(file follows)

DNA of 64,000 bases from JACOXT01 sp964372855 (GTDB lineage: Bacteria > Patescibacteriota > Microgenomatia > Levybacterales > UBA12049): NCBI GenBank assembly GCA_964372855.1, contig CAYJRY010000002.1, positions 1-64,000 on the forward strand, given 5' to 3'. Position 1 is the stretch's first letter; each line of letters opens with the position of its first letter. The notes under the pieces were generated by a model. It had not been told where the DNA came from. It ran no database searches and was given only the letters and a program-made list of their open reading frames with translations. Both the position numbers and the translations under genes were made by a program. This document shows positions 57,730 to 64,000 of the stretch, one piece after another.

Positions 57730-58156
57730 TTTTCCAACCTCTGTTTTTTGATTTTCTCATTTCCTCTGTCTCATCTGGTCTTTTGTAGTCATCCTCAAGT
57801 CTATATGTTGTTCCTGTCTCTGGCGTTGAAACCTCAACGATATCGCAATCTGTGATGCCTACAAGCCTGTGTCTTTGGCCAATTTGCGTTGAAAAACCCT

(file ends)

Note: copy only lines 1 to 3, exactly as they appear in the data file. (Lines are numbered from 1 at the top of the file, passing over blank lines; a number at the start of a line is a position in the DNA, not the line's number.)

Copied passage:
DNA of 64,000 bases from JACOXT01 sp964372855 (GTDB lineage: Bacteria > Patescibacteriota > Microgenomatia > Levybacterales > UBA12049): NCBI GenBank assembly GCA_964372855.1, contig CAYJRY010000002.1, positions 1-64,000 on the forward strand, given 5' to 3'. Position 1 is the stretch's first letter; each line of letters opens with the position of its first letter. The notes under the pieces were generated by a model. It had not been told where the DNA came from. It ran no database searches and was given only the letters and a program-made list of their open reading frames with translations. Both the position numbers and the translations under genes were made by a program. This document shows positions 57,730 to 64,000 of the stretch, one piece after another.

Positions 57730-58156
57730 TTTTCCAACCTCTGTTTTTTGATTTTCTCATTTCCTCTGTCTCATCTGGTCTTTTGTAGTCATCCTCAAGT